Just about every economic measure is trending down in China, and not surprisingly, deflation fears are mounting. The China Beige Book (CBB) fourth-quarter preview, released Dec. 27, reported that sales volumes, output, domestic and export orders, investment, and hiring all fell on a year-over-year and quarter-over-quarter basis.
A much-weaker 2019 appears to be in the offing for China, but it’s not solely due to trade tensions with the United States. The domestic economy was already on weak footing and the CBB argues that government support is unlikely.
The CBB is a research service that speaks to thousands of companies and bankers on the ground in China every quarter. It contends that deflation is the bigger threat compared to inflation.
“Because of China’s structural problems, deflation has very clearly emerged as the bigger threat in a slowing economy than inflation. Consumer demand has weakened, and you see that reflected in retail and services prices,” said Shehzad Qazi, CBB managing director, in an interview.
While lower prices look good for consumers, policy-makers don’t like deflation for a number of reasons. With prices falling, companies produce less, often lay off workers, and reduce investment, leading to a vicious circle of sorts. While the trade war hurts export-sensitive regions, local orders have now weakened for two straight quarters.
Hiring fell for the first time since early 2016. Worse still, the fall was concentrated in services and retail, two sectors being counted upon to pick up the slack left by manufacturing’s woes.
Also, debt—of which China has plenty—becomes more problematic under deflation, as its value adjusted for inflation rises.
And it’s an issue for central bankers, who typically target 2 percent inflation for price stability. Rate cuts to spur the economy and inflation are less effective, since the real interest rates are higher when accounting for deflation.
“China is an aging, leveraged country, with excess industrial capacity. Appearances by inflation should be cheered,” according to the CBB Q4 preview. “They are also rare.”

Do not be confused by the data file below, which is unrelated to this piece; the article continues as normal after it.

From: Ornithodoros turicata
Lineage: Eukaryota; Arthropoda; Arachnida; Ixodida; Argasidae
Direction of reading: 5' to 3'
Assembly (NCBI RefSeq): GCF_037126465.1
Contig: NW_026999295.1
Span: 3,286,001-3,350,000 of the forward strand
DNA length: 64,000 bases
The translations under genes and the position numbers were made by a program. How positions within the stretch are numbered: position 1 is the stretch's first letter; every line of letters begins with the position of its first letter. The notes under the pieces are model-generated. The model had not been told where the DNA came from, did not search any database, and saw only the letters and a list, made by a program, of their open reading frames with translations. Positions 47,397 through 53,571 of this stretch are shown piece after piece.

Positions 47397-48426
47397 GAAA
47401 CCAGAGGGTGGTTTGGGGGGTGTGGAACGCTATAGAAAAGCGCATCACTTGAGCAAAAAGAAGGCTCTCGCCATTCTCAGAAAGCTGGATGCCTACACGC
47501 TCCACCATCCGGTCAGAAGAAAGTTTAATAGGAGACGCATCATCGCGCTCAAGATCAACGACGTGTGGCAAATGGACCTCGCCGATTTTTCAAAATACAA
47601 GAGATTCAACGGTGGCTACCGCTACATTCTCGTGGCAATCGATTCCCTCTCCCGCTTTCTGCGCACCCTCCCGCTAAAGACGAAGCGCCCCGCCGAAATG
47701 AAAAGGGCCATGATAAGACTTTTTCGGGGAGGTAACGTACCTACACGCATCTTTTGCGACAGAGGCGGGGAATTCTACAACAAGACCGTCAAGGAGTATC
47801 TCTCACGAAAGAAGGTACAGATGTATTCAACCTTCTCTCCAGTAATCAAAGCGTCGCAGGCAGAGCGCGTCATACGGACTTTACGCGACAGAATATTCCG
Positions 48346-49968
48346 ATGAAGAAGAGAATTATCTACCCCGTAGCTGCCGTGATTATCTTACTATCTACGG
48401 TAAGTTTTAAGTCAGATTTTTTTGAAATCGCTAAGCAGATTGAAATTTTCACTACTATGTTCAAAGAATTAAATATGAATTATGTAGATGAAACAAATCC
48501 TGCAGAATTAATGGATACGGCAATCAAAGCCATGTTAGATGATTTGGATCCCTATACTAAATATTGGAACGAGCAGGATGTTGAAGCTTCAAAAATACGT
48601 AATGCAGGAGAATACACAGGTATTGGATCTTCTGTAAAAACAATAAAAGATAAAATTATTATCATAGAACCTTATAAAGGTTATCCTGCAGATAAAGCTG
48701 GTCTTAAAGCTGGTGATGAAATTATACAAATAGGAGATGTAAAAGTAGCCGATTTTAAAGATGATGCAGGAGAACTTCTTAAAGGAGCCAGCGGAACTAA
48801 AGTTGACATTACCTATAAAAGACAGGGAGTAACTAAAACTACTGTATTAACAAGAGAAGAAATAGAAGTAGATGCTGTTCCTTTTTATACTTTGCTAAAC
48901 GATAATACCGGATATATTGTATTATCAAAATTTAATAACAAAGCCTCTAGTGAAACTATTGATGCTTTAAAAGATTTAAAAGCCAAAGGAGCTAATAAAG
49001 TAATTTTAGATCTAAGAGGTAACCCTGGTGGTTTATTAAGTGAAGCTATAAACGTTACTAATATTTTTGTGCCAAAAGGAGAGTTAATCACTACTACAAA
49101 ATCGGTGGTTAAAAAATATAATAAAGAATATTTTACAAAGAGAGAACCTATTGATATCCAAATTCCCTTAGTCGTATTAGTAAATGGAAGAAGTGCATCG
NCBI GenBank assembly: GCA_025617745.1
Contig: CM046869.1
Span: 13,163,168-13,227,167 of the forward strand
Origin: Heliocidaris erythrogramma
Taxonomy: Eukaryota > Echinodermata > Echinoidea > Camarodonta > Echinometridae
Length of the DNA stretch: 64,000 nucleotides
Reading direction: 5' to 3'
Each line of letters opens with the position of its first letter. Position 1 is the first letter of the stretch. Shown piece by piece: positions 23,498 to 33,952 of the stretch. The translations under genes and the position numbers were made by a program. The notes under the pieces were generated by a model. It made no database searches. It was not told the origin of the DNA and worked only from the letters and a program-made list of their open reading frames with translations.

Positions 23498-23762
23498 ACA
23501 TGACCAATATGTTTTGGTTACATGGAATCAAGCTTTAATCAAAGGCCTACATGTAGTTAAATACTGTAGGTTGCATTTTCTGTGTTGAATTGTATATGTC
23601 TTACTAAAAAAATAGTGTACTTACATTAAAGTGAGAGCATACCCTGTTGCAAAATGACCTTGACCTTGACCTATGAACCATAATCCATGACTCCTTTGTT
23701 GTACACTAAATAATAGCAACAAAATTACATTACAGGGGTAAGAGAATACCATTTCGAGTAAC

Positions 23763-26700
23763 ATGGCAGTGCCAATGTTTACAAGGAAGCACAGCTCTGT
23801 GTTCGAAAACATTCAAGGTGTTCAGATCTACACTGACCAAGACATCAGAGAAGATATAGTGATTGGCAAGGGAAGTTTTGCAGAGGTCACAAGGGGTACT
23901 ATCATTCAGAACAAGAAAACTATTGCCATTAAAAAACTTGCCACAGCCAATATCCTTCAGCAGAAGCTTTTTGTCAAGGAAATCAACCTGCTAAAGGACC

Qazi says that the only inflation is in agriculture commodities, which is not what Beijing wants.
The early signs of deflation are broad-based. Wages, sale prices, and input costs are all trending lower, according to CBB surveys. The November reading on Chinese inflation showed a drop of 0.3 percent. The statistic showed four months of deflation earlier this year before turning positive again.
China’s 10-year government bond yield has been trending lower since the start of the year, partially reflecting the market’s anticipation of deflation worsening and the economy slowing.
Two metals symbolic of global growth—copper and aluminum—are languishing. The CBB reports that the net share of copper firms raising production capacity fell to 30 percent from 60 percent two quarters prior, while aluminum firms raising capacity fell to 18 percent, which is half the Q3 figure.
“Dr. Copper” is not far from its lowest level in a year. Aluminum prices are at their lowest in 18 months.
“A major misconception presently is that China will announce another massive stimulus plan in the coming weeks,” Qazi said.
He added that further measures to stimulate the economy are unlikely. This is because true fiscal stimulus has never been attempted, and government spending distributed via state banks ends up being akin to monetary accommodation, which is what the Chinese authorities insisted would not happen again under their watch.
“The bottom line is that we see pervasive weakness in the economy as we look to 2019,” Qazi said.
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